mgmystery: I understand where you're coming from, but I'm not sure I should change the order at this time. I am looking into it though. Life is hitting me with a brick wall right now, but enough of my excuses.

TigerAsh: The twins are heirs because they disapeared before they came of age to ascend to the throne - they were never crowned. I appreciate your comments! I changed future to deaths, seeing the future wouldn't necessarily phase anyone, but having deaths replayed over and over again at night would certainly give her cause to care. That last line, no worries. It's irrelevant to the query at this time, sorry to confuse people!

I thank you all for your constructive criticism, I hope this edit has fixed some of the issues brought forth. (I do intend on commenting on other queries, once I figure out what to say! I seem to be having difficulties with mine, so don't feel quite qualified to help others just yet.)

In any case, here's the updated version:




The self-styled King of the fairies, Galan Sylvara, should, by all rights, be next in line for the throne. Only the small matter of the missing twin heirs stands in his way.

In the eyes of the people, Galan’s doing everything he can to bring the twins home safely. What they don’t see are the goblin mercenaries he hired to patrol the border in search of his niece and her rebels, the Auric. Or his nephew, broken and starving in the dark cells beneath the palace.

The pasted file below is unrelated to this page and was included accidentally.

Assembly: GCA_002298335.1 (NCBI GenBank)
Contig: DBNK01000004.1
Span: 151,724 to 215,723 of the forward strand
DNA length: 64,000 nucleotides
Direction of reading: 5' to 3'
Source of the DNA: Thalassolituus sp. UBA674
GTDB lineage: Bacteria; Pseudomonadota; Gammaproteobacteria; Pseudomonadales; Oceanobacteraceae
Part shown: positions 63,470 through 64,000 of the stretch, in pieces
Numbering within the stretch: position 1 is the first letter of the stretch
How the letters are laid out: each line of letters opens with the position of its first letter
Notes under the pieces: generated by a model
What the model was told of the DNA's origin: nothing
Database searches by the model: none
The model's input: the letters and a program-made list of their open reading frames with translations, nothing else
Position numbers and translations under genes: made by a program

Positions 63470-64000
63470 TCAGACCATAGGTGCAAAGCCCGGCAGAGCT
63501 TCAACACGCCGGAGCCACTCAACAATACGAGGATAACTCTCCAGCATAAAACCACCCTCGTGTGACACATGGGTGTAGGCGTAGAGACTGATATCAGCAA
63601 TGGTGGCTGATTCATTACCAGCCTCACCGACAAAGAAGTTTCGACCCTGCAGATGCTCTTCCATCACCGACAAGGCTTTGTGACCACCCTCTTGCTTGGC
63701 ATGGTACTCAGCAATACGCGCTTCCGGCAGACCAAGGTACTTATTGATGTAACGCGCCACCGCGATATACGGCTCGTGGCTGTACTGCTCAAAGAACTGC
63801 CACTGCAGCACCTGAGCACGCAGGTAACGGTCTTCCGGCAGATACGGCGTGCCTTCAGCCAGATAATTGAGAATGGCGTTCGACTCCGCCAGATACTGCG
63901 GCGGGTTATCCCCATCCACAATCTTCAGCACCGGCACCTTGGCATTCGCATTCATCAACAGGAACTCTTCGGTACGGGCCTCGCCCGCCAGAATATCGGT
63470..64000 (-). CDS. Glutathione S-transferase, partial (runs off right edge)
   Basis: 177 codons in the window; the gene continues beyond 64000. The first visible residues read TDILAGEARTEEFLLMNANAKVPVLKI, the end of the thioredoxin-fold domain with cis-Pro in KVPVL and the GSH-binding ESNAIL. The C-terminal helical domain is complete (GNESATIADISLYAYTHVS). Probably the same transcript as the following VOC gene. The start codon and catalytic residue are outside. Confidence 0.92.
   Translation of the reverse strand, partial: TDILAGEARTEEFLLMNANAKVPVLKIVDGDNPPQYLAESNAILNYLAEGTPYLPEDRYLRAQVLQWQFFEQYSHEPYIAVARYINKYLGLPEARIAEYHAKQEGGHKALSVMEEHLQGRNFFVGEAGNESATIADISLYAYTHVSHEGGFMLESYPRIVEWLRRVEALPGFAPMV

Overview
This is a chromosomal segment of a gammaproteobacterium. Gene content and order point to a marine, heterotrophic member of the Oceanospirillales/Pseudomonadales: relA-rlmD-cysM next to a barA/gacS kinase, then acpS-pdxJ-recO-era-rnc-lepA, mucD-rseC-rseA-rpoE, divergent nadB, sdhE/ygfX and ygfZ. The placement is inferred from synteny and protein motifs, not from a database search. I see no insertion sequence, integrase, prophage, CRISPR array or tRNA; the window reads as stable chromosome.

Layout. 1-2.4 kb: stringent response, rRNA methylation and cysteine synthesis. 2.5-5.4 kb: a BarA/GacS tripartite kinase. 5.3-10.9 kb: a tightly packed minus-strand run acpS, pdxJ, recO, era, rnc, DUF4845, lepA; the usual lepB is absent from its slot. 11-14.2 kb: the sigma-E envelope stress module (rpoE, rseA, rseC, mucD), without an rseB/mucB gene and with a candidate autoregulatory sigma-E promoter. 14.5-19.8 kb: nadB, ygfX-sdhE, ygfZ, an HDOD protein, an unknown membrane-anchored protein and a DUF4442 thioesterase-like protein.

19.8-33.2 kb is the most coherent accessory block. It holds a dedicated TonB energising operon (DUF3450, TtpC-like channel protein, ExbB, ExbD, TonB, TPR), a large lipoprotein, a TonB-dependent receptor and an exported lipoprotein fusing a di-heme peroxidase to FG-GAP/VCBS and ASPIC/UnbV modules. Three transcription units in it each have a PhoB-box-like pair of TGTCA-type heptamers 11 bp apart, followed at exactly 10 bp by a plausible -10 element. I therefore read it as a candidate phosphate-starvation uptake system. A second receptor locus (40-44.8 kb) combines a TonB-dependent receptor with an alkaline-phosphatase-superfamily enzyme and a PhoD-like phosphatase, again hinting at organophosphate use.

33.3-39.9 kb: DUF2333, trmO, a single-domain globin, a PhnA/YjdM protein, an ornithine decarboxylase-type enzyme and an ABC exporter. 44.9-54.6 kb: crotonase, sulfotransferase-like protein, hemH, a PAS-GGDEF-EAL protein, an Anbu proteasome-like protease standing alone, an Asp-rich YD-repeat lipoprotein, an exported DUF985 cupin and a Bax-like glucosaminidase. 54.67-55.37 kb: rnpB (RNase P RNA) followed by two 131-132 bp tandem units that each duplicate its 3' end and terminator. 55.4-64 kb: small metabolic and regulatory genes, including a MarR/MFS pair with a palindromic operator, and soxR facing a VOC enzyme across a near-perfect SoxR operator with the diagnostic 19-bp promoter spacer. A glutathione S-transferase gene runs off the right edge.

When the Champion of the Gods, Daystorm, appears in the fairy capital of Greythorn, Galan pictures a bright future for his people. He counts on Daystorm to aide him against the Auric in his bid for the throne. For she can be there for no other reason. Except, perhaps, to be his queen.

The dream walker from Earth, Daystorm, has one mission: prevent the deaths she foresees from becoming a reality. To do so, she must travel to the world of Caliah – with a little help from the Gods, grow a pair of wings, and somehow gain the trust of a people who fear outsiders. Oh, and not fall in love with her perfect man. She can’t include him in her future because he has none.

Daystorm’s soon embroiled in a family feud which, according to her visions, ends in one way: with Galan as a tyrant King. War follows, and soon the fairies will be wiped from the face of Caliah forever. That is, unless she can change the paths and ensure a future where the missing twins take their proper place as King and Queen of Greythorn.
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« Reply #14 on: January 24, 2017, 05:14:50 PM »

Jumping in here with fresh eyes...

This is looking really good! I'd skimmed it before in older posts, but this time I feel like I really *get* the plot of the book. There's only one thing I'm confused about. At the start of paragraph three, you write "When the Champion of the Gods, Daystorm..." and then paragraph four starts "The dream walker from Earth, Daystorm..." At first I was wondering if Daystorm was the name of a kind of creature, not a given name, and if these were two different people, but I think they're meant to be one person, right? If I were you, I'd cut the one about dream walker from Earth. For one, I understand the idea of "champion of the gods" more than I understand "dreamwalker from Earth"...the second one confuses me, and I don't really think you want/need to take the time to explain it here in the query. Also, you're starting two paragraphs back to back with the same sentence structure and it doesn't seem to be for any kind of stylistic reason, which is distracting for me as a writer.

Anyway, I really think you've done a great job otherwise. It's very readable, flows well, and sounds interesting.